Fig. 11: Histological picture of fungiform of Iranian Buffalo (H and E, 4X): K: Corneum layer; SP: Secondary papillae; CT: Connective tissue

DISCUSSION

In mammals, in general, light microscopy has identified some degree of structural variation on the dorsal surface of the tongue, especially in shape of lingual papillae. The morphology of the tongue of Iranian buffalo is similar to goats (Kumar et al., 1998), ox (De Paz Cabello et al. (1988); Chamorro et al., 1986), buffalo (Scala et al., 1993) and Barbary sheep (Emura et al., 2000a), but different from one-humped camel (Qayyum et al., 1988), horse (Chamorro et al., 1986; De Paz Cabello et al. (1988)) and Bactrian camel (Eerdunchaolu et al., 2001). The present study has demonstrated the existence of filiform, fungiform, conical, lenticular and circumvallate papillae as reported in goat (Kumar et al., 1998), ox (De Paz Cabello et al. (1988); Chamorro et al., 1986) and buffalo (Scala et al., 1993). However, conical papillae were absent in one-humped camel (Qayyum et al., 1988) and Bactrian camel (Eerdunchaolu et al., 2001), but special type (wart-like) papillae have been reported in one-humped camel (Qayyum et al., 1988). The conical-shaped filiform papillae in Iranian buffalo were directed caudally as reported in goats (Kumar et al., 1998).

The morphology of conical papillae in Iranian buffalo was similar to that in goats (Kumar et al., 1998) and ox (De Paz Cabello et al. (1988)), but these papillae showed a clear groove surrounding their base in goats and ox.

The lenticular papillae in goat (Kumar et al., 1998), ox (De Paz Cabello et al. (1988)), lamb (Tadjalli and Pazhoomand, 2004) and Bactrian camel (Eerdunchaolu et al., 2001) were on the surface of torus linguae that could serve as a complementary protection of the tongue surface.

The circumvallate papilla in the Iranian buffalo had a papillary groove as reported in the goat (Kumar et al., 1998), ox (Chamorro et al., 1986), lamb (Tadjalli and Pazhoomand, 2004), one-humped camel (Qayyum et al., 1988), bactrian camel (Eerdunchaolu et al., 2001) and buffalo (Scala et al., 1993). The taste pores in the Iranian buffalo opened laterally close to the papillary groove as in goat (Kumar et al., 1998) and bovines (Chamorro et al., 1986; Davies et al., 1979; Dellmann and Eurell, 1998).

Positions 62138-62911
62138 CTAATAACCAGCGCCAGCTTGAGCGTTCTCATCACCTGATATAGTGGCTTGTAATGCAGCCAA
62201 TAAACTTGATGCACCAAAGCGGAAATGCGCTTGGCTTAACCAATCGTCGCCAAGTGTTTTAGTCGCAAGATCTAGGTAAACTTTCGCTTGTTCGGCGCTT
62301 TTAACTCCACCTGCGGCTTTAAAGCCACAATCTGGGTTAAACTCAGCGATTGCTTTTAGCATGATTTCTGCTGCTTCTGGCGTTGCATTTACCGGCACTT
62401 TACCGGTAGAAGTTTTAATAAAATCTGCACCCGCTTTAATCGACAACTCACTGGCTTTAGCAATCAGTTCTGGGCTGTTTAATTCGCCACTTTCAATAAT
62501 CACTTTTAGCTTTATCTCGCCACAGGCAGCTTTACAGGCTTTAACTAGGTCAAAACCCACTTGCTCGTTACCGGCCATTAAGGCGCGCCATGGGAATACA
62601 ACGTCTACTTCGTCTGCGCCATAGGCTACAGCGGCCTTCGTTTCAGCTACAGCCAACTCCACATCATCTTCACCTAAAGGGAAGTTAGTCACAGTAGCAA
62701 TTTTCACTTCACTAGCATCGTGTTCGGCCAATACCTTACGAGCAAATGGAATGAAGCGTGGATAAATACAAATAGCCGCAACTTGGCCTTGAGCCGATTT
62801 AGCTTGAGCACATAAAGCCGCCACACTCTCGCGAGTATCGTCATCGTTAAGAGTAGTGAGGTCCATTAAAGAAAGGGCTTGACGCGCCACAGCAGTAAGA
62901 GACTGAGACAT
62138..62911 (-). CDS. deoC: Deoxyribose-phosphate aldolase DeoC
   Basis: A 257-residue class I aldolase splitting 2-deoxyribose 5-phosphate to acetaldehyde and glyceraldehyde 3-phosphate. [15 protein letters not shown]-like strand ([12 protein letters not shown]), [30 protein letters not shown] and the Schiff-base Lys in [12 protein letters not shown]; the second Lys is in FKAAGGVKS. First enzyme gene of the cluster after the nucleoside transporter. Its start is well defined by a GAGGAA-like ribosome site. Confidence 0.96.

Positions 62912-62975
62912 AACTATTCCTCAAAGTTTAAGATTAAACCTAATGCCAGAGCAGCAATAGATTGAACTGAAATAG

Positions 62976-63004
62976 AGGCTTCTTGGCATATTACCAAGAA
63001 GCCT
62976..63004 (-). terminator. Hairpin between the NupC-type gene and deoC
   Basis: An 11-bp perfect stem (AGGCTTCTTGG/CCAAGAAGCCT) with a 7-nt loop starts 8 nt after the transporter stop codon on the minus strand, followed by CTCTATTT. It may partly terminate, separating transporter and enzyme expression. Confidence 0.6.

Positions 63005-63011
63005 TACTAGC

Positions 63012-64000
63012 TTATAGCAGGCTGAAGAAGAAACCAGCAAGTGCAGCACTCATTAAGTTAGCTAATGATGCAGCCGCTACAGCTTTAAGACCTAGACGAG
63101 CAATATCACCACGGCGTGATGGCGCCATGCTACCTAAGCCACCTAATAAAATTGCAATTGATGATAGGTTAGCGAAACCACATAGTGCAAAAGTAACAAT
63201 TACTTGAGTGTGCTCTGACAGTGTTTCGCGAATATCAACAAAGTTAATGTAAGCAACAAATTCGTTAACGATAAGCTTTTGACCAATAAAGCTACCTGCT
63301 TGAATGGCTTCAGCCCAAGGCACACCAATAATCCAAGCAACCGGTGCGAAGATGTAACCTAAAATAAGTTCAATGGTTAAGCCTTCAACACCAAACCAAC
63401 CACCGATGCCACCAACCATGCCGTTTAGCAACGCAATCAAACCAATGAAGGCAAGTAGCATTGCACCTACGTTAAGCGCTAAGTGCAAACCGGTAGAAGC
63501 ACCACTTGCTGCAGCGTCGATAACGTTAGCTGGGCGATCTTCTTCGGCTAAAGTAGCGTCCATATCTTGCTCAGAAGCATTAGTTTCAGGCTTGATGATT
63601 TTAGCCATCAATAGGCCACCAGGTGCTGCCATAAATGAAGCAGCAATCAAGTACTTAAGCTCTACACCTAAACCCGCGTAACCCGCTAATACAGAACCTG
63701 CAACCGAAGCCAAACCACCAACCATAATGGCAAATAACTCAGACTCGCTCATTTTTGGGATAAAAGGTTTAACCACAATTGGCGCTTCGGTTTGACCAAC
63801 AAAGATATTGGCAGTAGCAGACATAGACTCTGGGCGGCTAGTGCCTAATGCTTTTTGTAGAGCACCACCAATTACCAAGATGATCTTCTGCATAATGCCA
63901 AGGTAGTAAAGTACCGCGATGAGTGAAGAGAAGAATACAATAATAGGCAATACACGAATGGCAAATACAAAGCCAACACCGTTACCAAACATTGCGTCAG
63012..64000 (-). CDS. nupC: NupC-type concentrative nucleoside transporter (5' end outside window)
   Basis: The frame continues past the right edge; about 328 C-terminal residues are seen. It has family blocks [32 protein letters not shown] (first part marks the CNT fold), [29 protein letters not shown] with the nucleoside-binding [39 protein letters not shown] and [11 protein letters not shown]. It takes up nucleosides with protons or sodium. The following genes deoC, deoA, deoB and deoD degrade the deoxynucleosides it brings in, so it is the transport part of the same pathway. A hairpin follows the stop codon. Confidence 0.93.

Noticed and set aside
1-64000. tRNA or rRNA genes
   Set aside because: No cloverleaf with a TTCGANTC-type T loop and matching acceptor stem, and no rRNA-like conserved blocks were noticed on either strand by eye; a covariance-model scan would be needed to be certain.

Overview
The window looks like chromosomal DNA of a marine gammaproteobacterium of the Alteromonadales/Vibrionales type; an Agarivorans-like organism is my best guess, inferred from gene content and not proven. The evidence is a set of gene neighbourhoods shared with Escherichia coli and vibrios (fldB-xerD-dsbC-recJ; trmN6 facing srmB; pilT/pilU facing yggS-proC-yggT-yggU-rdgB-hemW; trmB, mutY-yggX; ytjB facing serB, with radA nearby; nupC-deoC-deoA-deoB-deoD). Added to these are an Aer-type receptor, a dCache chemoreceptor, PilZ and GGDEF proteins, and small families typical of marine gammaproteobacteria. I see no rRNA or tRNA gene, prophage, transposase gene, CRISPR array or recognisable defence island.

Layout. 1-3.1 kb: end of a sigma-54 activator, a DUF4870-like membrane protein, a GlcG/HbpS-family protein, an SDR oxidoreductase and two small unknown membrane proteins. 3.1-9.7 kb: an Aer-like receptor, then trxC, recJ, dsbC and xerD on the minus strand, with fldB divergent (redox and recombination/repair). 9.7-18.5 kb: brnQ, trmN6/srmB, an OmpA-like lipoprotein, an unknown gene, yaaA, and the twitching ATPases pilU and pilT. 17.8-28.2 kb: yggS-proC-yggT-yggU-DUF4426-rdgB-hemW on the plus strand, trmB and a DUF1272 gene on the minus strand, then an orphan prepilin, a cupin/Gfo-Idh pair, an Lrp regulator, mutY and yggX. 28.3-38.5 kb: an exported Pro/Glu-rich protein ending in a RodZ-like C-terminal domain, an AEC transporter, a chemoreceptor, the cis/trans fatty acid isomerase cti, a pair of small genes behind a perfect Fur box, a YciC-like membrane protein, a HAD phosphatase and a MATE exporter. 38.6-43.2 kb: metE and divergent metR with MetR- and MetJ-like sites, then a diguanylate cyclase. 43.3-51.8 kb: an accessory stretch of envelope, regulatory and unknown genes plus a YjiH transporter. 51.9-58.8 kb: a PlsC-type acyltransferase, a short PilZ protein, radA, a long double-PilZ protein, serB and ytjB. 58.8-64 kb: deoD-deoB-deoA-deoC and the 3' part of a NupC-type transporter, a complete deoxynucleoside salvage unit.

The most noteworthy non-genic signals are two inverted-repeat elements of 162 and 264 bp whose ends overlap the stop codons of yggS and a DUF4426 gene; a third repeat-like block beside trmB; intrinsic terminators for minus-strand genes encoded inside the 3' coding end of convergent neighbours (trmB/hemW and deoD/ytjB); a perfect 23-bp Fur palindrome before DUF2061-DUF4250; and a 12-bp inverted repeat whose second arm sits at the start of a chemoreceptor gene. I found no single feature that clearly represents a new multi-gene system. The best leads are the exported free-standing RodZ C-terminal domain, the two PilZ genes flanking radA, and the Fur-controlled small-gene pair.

The mushroom-shaped fungiform papillae of Iranian buffalo being separated from the filiform papillae by groove was similarly reported in the goat (Kumar et al., 1998), lamb (Tadjalli and Pazhoomand, 2004), ox, horse (Chamorro et al., 1986), one-humped camel (Qayyum et al., 1988) and Bactrian camel ( Eerdunchaolu et al., 2001). The fungiform papillae in Iranian buffalo in the sections were as a mound with a connective tissue core that is similar to horse and bovines (Chamorro et al., 1986). We didn't observe taste buds or pores were recognizable on the free surface of the papillae,. However, a few taste pores have been reported in the ox and horse (Chamorro et al., 1986; Davies et al., 1979). The fungiform papillae in the buffalo have a shape that corresponds to their name, while in the horse; they almost do not emerge from the surface of the tongue (Chamorro et al., 1986).

In conclusion, the important morphologic characteristics of the lingual papillae studied in the Iranian buffalo showed that the buffalo was better endowed with mechanical papillae both by variety and morphological features and less with gustatory papillae; therefore, the Iranian buffalo tongue has a major mechanical capacity but a poorer gustatory sensitivity. The characteristics of lingual papillae in the Iranian buffalo make the papillary morphology of the tongue of this animal similar to that of other domestic ruminants such as goat, ox, lamb and barbary sheep.

ACKNOWLEDGMENTS

Dr. Khaksary performed macroscopic and light microscopic and Dr. Morovvati carried out light microscopy and advised on histological biology and Dr. Khazaeil performed sampling and sectioning. Our Research Project was fully sponsored by Shahid Chamran University of Ahvaz, Iran with grant No. 716.